This pair of short pieces were published a week apart by distinguished decision theorist Gary Klein. Their very-similar titles promise insight into how critical thinkers can be better at noticing absent evidence – things which are not present, or didn’t happen, but which might be just as “telling” for or against various hypotheses as their more salient “present” counterparts. The advice he provides boils down to two points. (1) Be experienced. Experience sets up (often unconscious) expectations, whose violations might capture our attention, or at least create an uneasiness which prompts us to wonder what we’re missing. (2) Have an active, curious mindset. This “goes behind what we can see and hear, and starts puzzling when an expected event fails to materialize.”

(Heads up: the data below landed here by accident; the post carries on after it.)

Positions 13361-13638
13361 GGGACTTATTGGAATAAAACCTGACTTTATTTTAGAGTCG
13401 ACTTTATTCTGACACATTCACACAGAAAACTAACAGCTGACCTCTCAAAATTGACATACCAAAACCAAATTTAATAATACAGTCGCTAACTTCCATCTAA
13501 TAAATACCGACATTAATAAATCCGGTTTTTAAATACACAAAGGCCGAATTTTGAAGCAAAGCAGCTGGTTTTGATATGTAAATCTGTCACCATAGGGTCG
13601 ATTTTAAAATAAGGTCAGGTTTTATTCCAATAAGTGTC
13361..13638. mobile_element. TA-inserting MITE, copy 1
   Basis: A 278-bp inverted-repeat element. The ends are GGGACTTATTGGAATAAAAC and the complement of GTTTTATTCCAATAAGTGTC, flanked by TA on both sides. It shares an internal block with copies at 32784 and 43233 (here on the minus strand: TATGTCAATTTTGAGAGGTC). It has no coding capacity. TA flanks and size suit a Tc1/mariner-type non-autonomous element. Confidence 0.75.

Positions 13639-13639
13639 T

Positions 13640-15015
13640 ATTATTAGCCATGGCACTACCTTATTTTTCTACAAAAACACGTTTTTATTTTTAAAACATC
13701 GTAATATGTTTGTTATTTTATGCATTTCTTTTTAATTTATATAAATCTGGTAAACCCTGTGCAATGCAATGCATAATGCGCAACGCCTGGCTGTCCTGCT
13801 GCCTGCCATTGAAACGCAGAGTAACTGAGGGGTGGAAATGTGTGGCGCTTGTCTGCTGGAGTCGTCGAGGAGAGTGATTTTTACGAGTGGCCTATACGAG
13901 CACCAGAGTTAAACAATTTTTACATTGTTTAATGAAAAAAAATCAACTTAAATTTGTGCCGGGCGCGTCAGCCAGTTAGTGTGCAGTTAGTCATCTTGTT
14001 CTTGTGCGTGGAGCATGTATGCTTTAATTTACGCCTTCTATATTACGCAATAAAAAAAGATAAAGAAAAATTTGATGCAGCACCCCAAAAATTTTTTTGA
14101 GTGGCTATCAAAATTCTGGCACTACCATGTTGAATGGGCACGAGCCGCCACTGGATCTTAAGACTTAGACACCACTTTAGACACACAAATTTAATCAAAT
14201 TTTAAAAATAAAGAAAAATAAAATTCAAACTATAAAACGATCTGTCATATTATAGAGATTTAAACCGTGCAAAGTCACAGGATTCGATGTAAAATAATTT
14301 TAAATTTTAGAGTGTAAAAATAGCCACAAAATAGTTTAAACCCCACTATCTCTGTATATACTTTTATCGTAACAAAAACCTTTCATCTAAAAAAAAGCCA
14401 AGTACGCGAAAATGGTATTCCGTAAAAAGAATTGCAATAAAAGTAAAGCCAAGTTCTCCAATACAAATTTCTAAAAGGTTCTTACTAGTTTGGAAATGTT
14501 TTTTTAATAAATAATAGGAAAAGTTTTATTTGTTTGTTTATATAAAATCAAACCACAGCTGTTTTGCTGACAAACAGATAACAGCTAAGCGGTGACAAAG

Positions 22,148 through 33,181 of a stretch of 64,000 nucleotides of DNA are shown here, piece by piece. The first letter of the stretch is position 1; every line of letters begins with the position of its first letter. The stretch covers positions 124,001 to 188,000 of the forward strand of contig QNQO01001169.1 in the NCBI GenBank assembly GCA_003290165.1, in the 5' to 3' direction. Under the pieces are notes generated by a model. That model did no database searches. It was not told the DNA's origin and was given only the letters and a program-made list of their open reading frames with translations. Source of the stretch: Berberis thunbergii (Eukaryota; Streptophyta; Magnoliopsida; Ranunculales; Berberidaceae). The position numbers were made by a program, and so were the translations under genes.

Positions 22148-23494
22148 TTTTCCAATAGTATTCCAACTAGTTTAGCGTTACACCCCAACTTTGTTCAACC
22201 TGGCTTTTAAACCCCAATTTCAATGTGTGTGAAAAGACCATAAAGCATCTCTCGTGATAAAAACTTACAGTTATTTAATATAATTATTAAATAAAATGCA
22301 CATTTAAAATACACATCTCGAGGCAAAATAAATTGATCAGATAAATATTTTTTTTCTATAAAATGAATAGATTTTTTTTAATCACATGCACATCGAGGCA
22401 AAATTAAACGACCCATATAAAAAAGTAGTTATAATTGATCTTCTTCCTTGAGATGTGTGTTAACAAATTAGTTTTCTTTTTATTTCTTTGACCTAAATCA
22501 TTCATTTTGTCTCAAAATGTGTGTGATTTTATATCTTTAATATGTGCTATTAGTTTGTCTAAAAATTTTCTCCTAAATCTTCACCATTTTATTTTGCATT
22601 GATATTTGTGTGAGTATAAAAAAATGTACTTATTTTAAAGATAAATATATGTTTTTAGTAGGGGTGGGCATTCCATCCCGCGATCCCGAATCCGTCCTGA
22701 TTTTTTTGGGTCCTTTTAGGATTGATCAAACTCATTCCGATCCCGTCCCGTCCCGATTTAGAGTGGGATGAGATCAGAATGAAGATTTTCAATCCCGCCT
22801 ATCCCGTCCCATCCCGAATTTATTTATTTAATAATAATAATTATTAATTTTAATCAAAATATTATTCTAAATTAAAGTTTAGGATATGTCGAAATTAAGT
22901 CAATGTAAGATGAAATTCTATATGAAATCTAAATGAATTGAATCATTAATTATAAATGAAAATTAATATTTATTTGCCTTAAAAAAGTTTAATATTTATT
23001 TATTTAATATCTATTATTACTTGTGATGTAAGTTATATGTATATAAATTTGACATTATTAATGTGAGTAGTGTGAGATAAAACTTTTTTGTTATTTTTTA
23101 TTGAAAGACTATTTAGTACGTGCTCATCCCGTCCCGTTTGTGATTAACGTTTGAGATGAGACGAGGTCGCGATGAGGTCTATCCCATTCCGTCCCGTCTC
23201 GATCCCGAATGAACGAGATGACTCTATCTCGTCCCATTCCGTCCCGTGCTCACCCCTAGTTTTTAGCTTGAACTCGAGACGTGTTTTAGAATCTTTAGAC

I have plenty of respect for Klein, but these are disappointing pieces. They mainly just rehash anecdotes from his earlier work. He says very little about how experience or an active mindset actually work to help us notice what’s missing, or how to achieve either of these things. In fact “an active curious mindset” seems to be little more than a redescription of the ability to notice things – barely more satisfying than saying “pay attention!” or “look around for what’s missing!”. In studying these pieces, I engaged an active curious mindset. I noticed what was missing: anything of any great insight or use. Which I know from experience is unusual in Klein’s case.